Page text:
• The sisha itself
  • A good tube and some plastic mouth pieces if you are planning to share it with others
  • Spare parts such as rubbers and ceramic top-pieces
  • Tobacco – keep in mind the regulations of your home country (or next destination) to prevent hassle at the airport!
  • The big tweezers to handle hot coals.
  • A rag to clean it after use
  • A small metal basket so you can burn your coals on the fire.
  • A bag that fits the sisha and all parts exactly, perfect when you want to take it to the beach or on a picnic!

Another tip to clean the tube: put a bit of water inside and sling it while holding both ends. Blow out the water and there you go, ready for the next round!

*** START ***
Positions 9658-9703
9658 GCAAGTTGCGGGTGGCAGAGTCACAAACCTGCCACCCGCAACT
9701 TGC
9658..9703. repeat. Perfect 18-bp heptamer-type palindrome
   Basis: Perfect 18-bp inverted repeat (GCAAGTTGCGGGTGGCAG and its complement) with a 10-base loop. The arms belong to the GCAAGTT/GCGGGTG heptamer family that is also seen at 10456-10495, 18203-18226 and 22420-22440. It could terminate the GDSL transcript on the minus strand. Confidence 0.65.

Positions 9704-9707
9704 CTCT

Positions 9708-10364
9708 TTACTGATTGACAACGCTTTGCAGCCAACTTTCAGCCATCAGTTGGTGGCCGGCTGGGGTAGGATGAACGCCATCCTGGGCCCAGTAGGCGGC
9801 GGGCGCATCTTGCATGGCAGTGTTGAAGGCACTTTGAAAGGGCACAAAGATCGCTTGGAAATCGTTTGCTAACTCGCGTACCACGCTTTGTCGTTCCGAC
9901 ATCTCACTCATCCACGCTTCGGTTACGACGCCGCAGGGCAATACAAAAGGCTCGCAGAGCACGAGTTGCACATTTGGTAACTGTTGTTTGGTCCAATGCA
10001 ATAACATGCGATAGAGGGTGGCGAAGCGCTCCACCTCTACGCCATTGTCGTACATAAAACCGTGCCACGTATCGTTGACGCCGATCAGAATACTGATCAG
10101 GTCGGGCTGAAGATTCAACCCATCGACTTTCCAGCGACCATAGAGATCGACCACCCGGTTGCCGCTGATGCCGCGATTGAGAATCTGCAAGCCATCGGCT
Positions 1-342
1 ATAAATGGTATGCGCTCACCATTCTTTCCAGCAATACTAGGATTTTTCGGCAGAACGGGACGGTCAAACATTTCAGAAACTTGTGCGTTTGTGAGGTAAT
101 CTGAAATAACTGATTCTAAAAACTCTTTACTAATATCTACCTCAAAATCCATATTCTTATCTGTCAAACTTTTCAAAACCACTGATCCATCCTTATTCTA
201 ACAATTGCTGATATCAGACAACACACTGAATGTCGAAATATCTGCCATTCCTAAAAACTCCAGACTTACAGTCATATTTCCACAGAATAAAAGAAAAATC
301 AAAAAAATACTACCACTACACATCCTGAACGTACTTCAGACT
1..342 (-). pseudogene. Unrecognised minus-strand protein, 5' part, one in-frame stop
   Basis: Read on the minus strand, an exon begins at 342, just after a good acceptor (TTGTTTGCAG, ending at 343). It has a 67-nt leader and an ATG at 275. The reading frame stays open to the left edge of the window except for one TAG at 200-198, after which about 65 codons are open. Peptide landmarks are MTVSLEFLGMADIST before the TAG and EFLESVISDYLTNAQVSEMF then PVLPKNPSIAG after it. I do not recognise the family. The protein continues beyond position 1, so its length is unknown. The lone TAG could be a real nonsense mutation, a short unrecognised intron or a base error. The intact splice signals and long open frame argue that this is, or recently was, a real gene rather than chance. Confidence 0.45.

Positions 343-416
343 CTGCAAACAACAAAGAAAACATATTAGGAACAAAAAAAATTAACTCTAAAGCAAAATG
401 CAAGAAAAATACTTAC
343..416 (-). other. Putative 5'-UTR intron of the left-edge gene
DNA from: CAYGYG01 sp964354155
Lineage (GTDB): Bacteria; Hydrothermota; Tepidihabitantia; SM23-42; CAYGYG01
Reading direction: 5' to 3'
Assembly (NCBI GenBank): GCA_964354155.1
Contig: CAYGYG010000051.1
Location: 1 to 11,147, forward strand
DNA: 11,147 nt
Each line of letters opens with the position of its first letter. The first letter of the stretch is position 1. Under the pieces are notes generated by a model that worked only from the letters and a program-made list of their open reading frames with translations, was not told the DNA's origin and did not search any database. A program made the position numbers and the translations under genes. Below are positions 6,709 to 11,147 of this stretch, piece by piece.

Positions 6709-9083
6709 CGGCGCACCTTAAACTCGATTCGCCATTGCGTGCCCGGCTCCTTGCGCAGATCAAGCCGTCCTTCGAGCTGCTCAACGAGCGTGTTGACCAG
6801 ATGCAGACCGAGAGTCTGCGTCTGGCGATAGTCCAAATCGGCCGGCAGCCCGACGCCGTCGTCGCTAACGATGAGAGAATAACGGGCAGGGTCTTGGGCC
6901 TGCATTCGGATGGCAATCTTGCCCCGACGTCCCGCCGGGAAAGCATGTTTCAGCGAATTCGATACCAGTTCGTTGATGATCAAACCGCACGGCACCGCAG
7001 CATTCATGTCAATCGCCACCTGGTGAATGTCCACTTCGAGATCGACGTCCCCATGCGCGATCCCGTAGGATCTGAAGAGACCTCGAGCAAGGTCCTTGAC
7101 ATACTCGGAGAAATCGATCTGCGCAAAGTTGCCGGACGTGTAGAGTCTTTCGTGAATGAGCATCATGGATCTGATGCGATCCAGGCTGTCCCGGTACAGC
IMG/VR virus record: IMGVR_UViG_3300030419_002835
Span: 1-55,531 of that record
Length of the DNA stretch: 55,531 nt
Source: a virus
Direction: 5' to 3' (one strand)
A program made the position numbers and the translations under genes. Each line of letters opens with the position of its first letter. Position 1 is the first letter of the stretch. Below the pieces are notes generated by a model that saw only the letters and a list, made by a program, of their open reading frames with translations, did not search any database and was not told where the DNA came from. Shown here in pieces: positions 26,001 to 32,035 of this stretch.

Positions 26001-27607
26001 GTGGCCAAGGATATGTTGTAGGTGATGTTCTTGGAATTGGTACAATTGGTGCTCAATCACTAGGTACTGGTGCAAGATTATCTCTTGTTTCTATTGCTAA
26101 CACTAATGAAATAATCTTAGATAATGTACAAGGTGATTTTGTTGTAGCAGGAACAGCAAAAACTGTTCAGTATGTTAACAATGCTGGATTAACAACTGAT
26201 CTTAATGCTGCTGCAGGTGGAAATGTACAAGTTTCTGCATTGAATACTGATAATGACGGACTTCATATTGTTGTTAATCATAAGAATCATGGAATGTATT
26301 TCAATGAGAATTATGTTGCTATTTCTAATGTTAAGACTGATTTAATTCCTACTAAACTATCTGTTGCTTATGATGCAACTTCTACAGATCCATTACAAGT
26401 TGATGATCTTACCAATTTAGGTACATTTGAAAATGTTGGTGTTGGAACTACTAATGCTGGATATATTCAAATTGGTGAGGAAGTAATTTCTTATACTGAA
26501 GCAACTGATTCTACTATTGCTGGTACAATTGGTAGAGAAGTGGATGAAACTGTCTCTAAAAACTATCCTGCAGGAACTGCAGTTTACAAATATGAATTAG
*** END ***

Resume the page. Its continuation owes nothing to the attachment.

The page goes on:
Shop for tabacco and sisha in Jordan – Picture by Marre

Types of tobacco

The most common enjoyed flavor is double apple. You’ll find it available everywhere. But there’s also the Zaglool – a cigar like taste where the coals are put directly on top of the tobacco (without foil.) But there’s a range of other flavors as well. The tobacco shop can even mix your favorite flavors. Some popular combinations are lemon and mint or watermelon that tastes like sweet sweet bubblegum. But you can also go for something more tropical, for example with a combination of coconut, mango and peach flavor.

"tombac" sisha in Jordan - Photo by Carmen Scholten
“tombac” sisha in Jordan – Photo by Carmen Scholten

Where to smoke a sisha in Jordan: